In principal, this is the theory by Geoffrey A. Moore to transition your sales from early market to mainstream markets by crossing the chasm. The goal is to win a foothold in the mainstream market as quickly as possible with a whole product serving every niche market segment. Based on word of mouth and references developed in the early market, pragmatist in the early majority segment would trust buying from you.

5 – In your early days of marketing and selling, rely on direct marketing and direct sales as your plan to “evangelize” about your product to the clients and take them through the cycle of being aware about your product, understand it, then appreciate it and and with finesse closing a deal by making buyers commit to a purchasing decision. Remember, client familiarity with you will also breeds business. Direct marketing and selling for startups is recommended. If you want publicity advertise. If you want more publicity, do more advertising. Marketing is not a department. As a startup, it is your business. You need to know, more than anyone else, about the customers, their profiles and where your product fits, their pain and gain, the barriers that keeps them not buying into the product and who influences their buying patterns.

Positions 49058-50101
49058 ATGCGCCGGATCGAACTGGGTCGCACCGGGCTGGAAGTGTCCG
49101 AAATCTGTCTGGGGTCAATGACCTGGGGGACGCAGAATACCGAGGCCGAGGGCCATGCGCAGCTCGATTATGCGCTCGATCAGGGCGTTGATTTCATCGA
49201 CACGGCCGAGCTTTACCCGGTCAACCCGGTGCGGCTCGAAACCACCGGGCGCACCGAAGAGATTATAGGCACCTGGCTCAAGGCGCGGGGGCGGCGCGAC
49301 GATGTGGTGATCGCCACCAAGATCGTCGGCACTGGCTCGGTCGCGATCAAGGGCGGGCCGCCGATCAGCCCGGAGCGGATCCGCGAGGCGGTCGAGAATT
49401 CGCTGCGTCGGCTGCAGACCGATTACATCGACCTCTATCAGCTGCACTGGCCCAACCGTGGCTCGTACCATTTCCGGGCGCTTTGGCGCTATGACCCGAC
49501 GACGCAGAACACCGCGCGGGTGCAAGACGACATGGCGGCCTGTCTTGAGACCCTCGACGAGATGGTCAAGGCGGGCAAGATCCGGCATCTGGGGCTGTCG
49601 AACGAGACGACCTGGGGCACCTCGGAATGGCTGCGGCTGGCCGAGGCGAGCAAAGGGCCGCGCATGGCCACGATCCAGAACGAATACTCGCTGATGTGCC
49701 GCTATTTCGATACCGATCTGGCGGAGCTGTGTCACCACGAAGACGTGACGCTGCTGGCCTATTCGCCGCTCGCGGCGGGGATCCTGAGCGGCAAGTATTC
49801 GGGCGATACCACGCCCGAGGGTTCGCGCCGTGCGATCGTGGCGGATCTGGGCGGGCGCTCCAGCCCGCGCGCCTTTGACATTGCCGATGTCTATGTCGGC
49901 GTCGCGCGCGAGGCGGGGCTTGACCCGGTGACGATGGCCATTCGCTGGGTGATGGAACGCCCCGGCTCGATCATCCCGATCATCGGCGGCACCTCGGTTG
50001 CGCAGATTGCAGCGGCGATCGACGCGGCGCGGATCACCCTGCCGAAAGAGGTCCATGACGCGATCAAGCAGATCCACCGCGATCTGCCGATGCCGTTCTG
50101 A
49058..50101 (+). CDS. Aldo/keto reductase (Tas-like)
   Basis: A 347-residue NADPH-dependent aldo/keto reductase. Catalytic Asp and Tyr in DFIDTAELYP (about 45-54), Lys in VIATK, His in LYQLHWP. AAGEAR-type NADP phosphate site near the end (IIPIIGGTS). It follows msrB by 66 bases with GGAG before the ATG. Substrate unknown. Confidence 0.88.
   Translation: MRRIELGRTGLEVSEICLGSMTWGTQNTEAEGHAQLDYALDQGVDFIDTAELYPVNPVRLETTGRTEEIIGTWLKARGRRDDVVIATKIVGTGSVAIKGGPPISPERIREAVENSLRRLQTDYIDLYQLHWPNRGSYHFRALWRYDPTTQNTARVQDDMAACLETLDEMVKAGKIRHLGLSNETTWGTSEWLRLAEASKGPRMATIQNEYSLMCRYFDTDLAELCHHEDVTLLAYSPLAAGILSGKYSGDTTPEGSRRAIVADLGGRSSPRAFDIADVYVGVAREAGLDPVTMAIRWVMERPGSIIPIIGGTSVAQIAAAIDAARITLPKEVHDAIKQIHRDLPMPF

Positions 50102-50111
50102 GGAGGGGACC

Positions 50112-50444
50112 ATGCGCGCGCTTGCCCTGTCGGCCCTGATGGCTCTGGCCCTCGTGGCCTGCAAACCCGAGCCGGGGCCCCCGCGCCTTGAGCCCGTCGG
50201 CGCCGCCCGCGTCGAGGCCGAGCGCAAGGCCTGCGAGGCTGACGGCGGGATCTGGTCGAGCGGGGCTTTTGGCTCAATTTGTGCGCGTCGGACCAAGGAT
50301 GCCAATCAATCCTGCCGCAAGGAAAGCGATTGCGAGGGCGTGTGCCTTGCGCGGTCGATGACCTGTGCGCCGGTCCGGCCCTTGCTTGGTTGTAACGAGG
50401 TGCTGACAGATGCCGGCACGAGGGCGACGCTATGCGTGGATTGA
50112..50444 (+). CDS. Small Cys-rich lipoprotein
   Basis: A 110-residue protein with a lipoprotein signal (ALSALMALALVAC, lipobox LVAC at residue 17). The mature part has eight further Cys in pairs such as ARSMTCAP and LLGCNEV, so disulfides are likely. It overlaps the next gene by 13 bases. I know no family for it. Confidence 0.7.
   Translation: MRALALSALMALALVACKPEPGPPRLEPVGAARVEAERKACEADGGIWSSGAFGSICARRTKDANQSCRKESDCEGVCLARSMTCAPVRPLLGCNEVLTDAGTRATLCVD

Top marketing related reasons for why startups fail include: lack of market focus, understanding and segmentation of markets; marketing of incomplete product to mainstream markets with no differentiation factor and no high barrier of entry against competitors; or using pricing alone as market transformation; misuse of advertising as the sole sales plan; channel mismanagement and of course notsaying thank you to your clients, often.

Have you ever applied these marketing strategies before? Has it worked for you in the MENA region? Have you found your early adopters yet? Did you ever completed a whole product for any one segment? Do you think the above applies to business-to-business marketing only or does it apply to business-to-consumer as well. Would love to hear back from you.